Research Reports - Shock wave therapy for painful heterotopic ossification after traumatic brain injury

Ann Rehabil Med. 2015 Apr;39(2):318-22

Choi YM(1), Hong SH(1), Lee CH(1), Kang JH(1), Oh JS(1)

Neurogenic heterotopic ossification (NHO) is a process of benign bone formation
and growth in soft tissues surrounding major synovial joints and is associated
with central nervous system (CNS) injuries. It is a common complication in major
CNS injuries, such as traumatic brain injury, spinal cord injury, and stroke.
Here, we report the case of a 72-year-old male, who experienced a traumatic brain
injury and painful chronic NHO around the left hip joint. Three applications of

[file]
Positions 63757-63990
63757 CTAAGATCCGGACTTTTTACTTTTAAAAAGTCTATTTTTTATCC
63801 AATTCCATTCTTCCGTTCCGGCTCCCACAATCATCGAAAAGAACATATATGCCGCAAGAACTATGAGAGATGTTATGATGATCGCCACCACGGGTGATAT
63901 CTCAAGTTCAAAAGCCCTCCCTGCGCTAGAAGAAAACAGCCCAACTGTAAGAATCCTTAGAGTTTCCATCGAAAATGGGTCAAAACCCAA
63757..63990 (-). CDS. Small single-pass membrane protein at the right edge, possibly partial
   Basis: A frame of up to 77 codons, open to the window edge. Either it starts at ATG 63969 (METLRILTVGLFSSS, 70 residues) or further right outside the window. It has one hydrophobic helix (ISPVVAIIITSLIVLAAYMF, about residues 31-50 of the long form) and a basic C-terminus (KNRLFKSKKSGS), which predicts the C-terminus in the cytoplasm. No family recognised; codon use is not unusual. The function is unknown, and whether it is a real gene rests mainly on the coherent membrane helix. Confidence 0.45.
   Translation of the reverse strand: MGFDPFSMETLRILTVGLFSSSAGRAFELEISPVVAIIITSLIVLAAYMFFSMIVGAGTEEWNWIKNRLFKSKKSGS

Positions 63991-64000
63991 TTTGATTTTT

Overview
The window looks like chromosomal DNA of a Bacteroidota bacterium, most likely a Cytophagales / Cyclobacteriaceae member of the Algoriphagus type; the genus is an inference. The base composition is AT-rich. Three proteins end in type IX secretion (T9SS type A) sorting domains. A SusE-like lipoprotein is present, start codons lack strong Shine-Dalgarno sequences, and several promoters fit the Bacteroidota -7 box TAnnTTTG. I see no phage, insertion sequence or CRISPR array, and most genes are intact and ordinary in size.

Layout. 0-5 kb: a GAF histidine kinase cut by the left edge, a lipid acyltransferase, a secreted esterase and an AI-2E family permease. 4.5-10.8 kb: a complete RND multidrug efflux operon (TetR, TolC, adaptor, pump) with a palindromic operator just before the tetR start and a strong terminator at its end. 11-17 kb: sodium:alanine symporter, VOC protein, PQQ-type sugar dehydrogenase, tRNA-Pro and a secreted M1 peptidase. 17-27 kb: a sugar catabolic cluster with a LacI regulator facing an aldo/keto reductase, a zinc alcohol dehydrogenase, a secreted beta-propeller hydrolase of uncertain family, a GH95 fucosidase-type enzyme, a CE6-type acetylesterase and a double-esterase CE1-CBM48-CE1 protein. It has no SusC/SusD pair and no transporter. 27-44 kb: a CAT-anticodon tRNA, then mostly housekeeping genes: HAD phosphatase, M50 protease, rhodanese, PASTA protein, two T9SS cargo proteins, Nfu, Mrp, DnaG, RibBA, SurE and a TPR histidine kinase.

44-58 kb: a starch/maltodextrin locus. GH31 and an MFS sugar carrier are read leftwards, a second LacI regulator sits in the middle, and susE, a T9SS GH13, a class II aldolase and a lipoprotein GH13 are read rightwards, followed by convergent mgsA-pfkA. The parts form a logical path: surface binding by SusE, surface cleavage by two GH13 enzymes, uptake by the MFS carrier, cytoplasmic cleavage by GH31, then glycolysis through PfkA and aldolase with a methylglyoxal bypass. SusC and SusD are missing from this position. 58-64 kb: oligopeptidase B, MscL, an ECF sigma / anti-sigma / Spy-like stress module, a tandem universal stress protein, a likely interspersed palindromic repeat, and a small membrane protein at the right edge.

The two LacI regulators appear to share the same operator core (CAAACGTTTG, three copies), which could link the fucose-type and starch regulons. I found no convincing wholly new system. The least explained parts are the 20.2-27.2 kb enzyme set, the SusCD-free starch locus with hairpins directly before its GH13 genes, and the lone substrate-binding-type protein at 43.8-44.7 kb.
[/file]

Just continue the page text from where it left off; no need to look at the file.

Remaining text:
extracorporeal shock wave therapy (ESWT) were administered to the area of NHO,
which resulted in pain relief and an improvement in the loss of motion in the
left hip joint. Improvements were also noted in walking performance and
activities of daily living, although the size of NHO remained unchanged.
Therapeutic effects of ESWT lasted for 12 weeks.

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